1. To Client Administrator, Derek McArthur, Christianity is so much more than a religion; it’s about being the best person he can be and helping those less fortunate.

  2. For many of us, placing faith in someone – or something – gives us a framework that helps us to live our lives in a certain way. For Derek McArthur, a Client Administrator at Baillie Gifford, faith came in the shape of Christianity and allowing God to come into his life. In this article, Derek shares his experience of the religion and how he uses the Bible’s guiding principles to help others.

    Tell us about your background

    I’ve lived in Edinburgh for most of my life, other than a brief spell in Aberdeen for university. I was born with Achondroplasia, meaning I had a normal length back but greatly reduced bone length in my legs and the tops of my arms. However, I got the opportunity to have an operation which added almost eight inches to my legs. This was a blessing, as although I spent a lot of my childhood in and out of hospital, this procedure has allowed me to do things that I may not have been able to otherwise, such as play sports and drive cars without any adjustments.

    What is Christianity and why do you choose to practice it?

    I believe that Christianity is a one-to-one relationship with God, rather than a religion. I was brought up in a Christian home, where I was taken to church and encouraged to read the Bible and pray. However, the decision to truly let God into my life came when I was 14-years-old, and following complications during an operation, my life hung in the balance. That experience gave me a lot to consider.

    I am a member of Bruntsfield Evangelical Church (BEC), which like many churches around the city, has moved with the times. Gone are the stereotypical preconceptions around dress code, music and presentation style; all are welcome.

    As well as BEC, I also attend St Paul’s and St George’s (otherwise called Ps and Gs) on a Sunday evening, as part of the work I do with the Ferrywell Youth Project.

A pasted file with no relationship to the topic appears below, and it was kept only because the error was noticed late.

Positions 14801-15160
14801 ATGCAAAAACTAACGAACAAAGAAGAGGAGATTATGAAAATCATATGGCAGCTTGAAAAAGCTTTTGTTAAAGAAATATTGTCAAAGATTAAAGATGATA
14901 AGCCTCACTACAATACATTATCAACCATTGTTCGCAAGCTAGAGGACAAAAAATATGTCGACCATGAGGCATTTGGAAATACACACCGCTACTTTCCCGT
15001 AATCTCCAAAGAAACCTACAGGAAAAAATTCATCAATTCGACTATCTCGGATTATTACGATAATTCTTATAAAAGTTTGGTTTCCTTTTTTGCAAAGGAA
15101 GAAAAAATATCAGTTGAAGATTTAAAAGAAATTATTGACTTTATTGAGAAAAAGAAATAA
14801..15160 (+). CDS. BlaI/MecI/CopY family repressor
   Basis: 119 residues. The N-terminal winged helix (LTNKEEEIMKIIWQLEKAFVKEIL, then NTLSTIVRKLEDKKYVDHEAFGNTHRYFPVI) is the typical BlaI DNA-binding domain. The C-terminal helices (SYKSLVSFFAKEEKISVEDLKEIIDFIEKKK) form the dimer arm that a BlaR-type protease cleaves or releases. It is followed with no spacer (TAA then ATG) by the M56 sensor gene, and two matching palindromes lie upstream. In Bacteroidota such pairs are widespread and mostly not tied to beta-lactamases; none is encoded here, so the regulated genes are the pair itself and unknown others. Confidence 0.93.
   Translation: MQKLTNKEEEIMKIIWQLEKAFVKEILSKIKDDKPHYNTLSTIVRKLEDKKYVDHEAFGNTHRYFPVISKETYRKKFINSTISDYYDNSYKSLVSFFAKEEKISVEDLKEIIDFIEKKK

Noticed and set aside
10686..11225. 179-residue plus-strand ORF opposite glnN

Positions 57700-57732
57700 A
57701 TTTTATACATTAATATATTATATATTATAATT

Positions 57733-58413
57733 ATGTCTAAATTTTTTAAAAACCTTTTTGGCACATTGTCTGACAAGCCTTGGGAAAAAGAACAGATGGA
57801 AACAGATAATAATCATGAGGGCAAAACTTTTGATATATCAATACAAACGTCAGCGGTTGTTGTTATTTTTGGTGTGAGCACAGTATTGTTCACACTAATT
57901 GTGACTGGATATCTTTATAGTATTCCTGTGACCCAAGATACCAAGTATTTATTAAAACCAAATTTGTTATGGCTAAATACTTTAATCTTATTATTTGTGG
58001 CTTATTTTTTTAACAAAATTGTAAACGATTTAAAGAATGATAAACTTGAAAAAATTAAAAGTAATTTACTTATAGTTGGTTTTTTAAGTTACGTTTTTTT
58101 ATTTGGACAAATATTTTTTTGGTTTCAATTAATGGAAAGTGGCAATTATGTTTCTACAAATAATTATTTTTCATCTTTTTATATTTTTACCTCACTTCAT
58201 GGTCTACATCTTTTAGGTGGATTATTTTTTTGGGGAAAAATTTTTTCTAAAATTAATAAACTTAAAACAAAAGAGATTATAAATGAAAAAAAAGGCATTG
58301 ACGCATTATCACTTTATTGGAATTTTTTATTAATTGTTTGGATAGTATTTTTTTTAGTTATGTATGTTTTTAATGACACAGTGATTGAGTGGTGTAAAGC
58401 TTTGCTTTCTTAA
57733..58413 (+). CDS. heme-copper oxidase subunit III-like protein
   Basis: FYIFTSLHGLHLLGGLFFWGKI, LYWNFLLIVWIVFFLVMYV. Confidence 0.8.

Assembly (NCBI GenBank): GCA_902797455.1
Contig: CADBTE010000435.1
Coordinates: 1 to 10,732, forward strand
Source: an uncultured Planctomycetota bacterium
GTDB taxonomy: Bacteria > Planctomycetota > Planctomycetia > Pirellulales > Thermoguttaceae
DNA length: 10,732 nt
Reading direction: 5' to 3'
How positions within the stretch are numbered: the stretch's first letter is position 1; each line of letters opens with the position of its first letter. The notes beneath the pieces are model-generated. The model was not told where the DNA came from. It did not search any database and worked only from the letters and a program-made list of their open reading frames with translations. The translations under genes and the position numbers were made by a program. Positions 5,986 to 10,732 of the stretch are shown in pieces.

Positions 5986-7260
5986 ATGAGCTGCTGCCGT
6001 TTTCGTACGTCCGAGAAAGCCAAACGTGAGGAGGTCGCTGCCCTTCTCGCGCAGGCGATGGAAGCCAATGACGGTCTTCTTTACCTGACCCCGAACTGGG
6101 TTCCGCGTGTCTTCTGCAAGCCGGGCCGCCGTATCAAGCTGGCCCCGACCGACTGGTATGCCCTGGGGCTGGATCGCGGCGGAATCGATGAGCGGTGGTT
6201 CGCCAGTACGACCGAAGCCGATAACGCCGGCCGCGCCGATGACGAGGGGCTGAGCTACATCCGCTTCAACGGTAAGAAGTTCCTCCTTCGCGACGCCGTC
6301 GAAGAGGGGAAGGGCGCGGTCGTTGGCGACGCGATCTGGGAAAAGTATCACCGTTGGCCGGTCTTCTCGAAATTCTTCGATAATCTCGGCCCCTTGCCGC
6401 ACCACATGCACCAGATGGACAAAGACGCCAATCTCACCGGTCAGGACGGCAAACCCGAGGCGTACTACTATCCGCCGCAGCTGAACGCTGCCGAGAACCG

What do you get out of it?

    It gives me a solid set of principles to live my life by. Additionally, it gives me perspective. I believe that there is something beyond our life on Earth, which can be helpful in taking a long-term view, especially if the short-term is tumultuous.

  3. quote-icon
    Baillie Gifford has a diverse workforce in terms of individual’s values and beliefs, and while everyone may not always be in agreement, it’s important to try to respect our colleagues’ views and opinions, and take the opportunity to engage in conversations that positively challenge why we hold our own values and beliefs.
  4. Has your faith supported you during difficult times?

    Very much so. It has brought me a support network through my relationship with God and the congregations at BEC and Ps and Gs. And it goes further than that – I can go to any church in the world and I’ll immediately have a basis from which to forge new relationships.

    As a result of my Achondroplasia I have come across some narrow minded people. Fortunately, I’ve been blessed with a circle of friends that have often protected me from that kind of behaviour.

    How do you use your faith to help others?

    I believe that I have a responsibility to support those less fortunate than me, so I volunteer at the Ferrywell Youth Project. Founded by BEC around 20 years ago, the project supports young people in the Pilton, Muirhouse and Drylaw areas of Edinburgh. I see it as a privilege to work with these young people, who often don’t have any support network at home. While we are a Christian project, our focus isn’t just on getting young people into the faith. Instead, we encourage them to make better choices and organise a range of activities for them to take part in. This includes a weekly youth club, activities and excursions. Some of the group choose to come to church on a Sunday evening and others don’t – we leave it entirely up to the young people as to whether or not they want to attend.

    What can we all learn from Christianity?

    When Jesus was considering the 10 Commandments, he summarised them in two different ways. The first was to love the Lord your God with all your heart, mind and soul. The second was to love your neighbour as yourself. While I would love to see everyone take the step towards the first point, I appreciate that may not happen. However, we can all learn from the second point and do more to adopt that way of thinking. Baillie Gifford has a diverse workforce in terms of individual’s values and beliefs, and while everyone may not always be in agreement, it’s important to try to respect our colleagues’ views and opinions, and take the opportunity to engage in conversations that positively challenge why we hold our own values and beliefs.